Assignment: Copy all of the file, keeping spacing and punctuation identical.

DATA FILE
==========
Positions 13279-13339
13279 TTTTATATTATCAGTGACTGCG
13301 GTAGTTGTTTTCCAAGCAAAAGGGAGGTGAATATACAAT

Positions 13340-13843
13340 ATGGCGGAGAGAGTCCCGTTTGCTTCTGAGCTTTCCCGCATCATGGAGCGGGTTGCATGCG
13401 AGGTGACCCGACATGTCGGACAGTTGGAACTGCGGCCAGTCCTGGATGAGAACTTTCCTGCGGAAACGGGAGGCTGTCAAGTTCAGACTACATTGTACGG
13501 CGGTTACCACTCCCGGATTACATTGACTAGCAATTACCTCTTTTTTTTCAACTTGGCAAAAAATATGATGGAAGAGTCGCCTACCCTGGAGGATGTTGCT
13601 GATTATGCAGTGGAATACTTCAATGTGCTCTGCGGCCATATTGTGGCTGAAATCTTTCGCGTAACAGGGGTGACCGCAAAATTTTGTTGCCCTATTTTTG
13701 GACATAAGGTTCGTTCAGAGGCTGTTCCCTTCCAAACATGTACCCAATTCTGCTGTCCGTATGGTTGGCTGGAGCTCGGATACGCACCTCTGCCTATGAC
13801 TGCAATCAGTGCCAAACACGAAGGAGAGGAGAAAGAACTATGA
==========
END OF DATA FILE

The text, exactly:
Positions 13279-13339
13279 TTTTATATTATCAGTGACTGCG
13301 GTAGTTGTTTTCCAAGCAAAAGGGAGGTGAATATACAAT

Positions 13340-13843
13340 ATGGCGGAGAGAGTCCCGTTTGCTTCTGAGCTTTCCCGCATCATGGAGCGGGTTGCATGCG
13401 AGGTGACCCGACATGTCGGACAGTTGGAACTGCGGCCAGTCCTGGATGAGAACTTTCCTGCGGAAACGGGAGGCTGTCAAGTTCAGACTACATTGTACGG
13501 CGGTTACCACTCCCGGATTACATTGACTAGCAATTACCTCTTTTTTTTCAACTTGGCAAAAAATATGATGGAAGAGTCGCCTACCCTGGAGGATGTTGCT
13601 GATTATGCAGTGGAATACTTCAATGTGCTCTGCGGCCATATTGTGGCTGAAATCTTTCGCGTAACAGGGGTGACCGCAAAATTTTGTTGCCCTATTTTTG
13701 GACATAAGGTTCGTTCAGAGGCTGTTCCCTTCCAAACATGTACCCAATTCTGCTGTCCGTATGGTTGGCTGGAGCTCGGATACGCACCTCTGCCTATGAC
13801 TGCAATCAGTGCCAAACACGAAGGAGAGGAGAAAGAACTATGA